A stop at Five Saints Distilling makes for a spirited visit.
First, there are the handcrafted spirits - vodka, bourbon, gin, rum - on sale at the bar.
Second there's the vibrant, upbeat motto of founder-distiller John Robert George. "Life can be an adventure if you let it be," he advises.
Third are the namesake "five saints," the father-figures who surrounded his family when his dad passed in 1970.
And last, there is a possible ghost wandering around the building.
The latter, literal spirit is not surprising. Five Saints Distilling's tasting room is in the former Humane Fire Engine Company #1, a Norristown landmark on East Main Street since the building was originally dedicated in 1888.
"We started looking around for sites three years ago," says George. "This was the first building we looked at. And thought it was majestic. We continued to look around, but we kept coming back here. Eventually, we said, ‘That's the place.'
The renovation of the first floor is complete, and the staff is fully prepped for the grand opening, July 23, from 11 a.m. to 11 p.m.
The garage-style doors have been retained and can be raised to welcome a cooling breeze. The floor that once provided parking for horse-drawn engines now features an attractive bar, a series of high-tops and comfortable group seating.
Behind the bar are five photographs, the five saints George credits as being very influential in his life. "Most people have one dad," he explains. "I've had five. They represent the hallmarks of how I was raised: community, commitment, quality and family."
Five Saints Distilling is George's second career. He retired from the pharmaceutical industry just two weeks ago, capping a 35-year career.
When Five Saints set up shop in the former firehouse, the business became the beneficiary of all the location's history and steward of its artifacts and treasures. The décor comprises displays of citations, vintage articles, photographs, helmets, equipment and uniforms. Boxed alarm bells still hang from the walls.
"The contents were given to us in perpetuity," George says, explaining his role as both distiller and curator. "It was important to the Humane Fire Engine Company that its history be retained.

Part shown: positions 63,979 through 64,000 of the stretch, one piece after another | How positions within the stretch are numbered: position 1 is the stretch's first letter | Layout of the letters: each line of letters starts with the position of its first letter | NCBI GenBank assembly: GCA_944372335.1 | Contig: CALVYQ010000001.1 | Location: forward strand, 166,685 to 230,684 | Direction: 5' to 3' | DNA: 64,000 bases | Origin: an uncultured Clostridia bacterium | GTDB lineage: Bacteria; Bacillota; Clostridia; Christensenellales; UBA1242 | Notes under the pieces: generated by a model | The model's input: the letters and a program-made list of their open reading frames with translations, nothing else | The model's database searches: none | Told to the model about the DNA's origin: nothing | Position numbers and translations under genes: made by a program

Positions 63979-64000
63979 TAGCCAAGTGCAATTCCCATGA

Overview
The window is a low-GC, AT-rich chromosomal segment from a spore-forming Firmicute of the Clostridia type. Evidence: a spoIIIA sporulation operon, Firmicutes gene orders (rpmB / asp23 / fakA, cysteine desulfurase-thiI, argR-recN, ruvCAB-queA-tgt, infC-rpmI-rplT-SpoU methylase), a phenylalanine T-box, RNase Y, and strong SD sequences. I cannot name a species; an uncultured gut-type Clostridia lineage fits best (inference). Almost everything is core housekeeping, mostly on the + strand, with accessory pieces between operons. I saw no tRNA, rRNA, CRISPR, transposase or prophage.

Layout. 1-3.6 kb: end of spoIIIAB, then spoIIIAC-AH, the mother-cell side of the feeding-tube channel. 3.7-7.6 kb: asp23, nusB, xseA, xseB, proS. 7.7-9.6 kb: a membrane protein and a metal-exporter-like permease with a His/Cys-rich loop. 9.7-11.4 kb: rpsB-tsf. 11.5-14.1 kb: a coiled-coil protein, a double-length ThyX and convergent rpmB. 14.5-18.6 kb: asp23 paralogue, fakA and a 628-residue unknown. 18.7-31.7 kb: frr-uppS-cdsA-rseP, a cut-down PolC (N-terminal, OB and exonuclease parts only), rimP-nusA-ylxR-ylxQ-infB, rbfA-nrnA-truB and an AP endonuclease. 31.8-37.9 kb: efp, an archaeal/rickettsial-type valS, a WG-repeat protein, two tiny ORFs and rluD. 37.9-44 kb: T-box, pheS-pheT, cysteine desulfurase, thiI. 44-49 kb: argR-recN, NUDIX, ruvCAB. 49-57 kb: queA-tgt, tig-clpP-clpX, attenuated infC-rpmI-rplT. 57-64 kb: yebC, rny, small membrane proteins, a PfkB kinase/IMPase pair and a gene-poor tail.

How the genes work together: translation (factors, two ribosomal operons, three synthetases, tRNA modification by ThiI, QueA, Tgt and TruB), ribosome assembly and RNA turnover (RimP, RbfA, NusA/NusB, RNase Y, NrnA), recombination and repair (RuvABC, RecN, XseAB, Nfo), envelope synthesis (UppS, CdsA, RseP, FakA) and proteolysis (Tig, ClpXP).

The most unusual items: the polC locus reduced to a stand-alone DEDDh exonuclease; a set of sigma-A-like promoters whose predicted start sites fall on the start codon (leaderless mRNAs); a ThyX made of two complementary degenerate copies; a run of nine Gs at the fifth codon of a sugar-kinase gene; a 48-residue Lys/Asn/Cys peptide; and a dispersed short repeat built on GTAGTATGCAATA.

"There were a bunch of proposals for this property over the years: laundromats, body shops. They didn't' want any of that stuff. It's a proud heritage.
"But they also didn't have a place to store this stuff. They thought about divvying it up among members, but then it would never be together again.
"So they said, ‘We're going to give it to you in perpetuity. It's not yours; it's ours. So display it. Tell the story.'
"So that's what we're doing." George sums up. "We're telling the story."
Architecturally, the building still has its fireman's pole, a few remaining gaslight fixtures and a hose tower, a turret once used to dry canvas hoses.
The restoration of the first floor is only stage one. A second-floor restaurant and third-floor event space are coming.
One of the last spirits George cites is perhaps the remnant of a fireman who once paced these floors, waiting for the clang of an alarm bell before whooshing down the pole.
"During the renovations, at night, people on my crew sleep downstairs and hear footsteps up here, where there really wasn't supposed to be anyone walking around.
"When I was here alone and it was late, I kind of made friend with them, and I said, ‘Look, I'm going to be working here late at night. I don't want to be scared. Let's be friends."
To seal the deal, George promised a few spirits to his spirits.
Each time alcohol is distilled, a small amount evaporates off the yield. Traditionally, this loss has been called the angel share.
In exchange for a little peace from the afterworld, George offers his ‘angel share' to whoever may still be residing on the upper floors of Five Saints Distilling.
All has been quiet.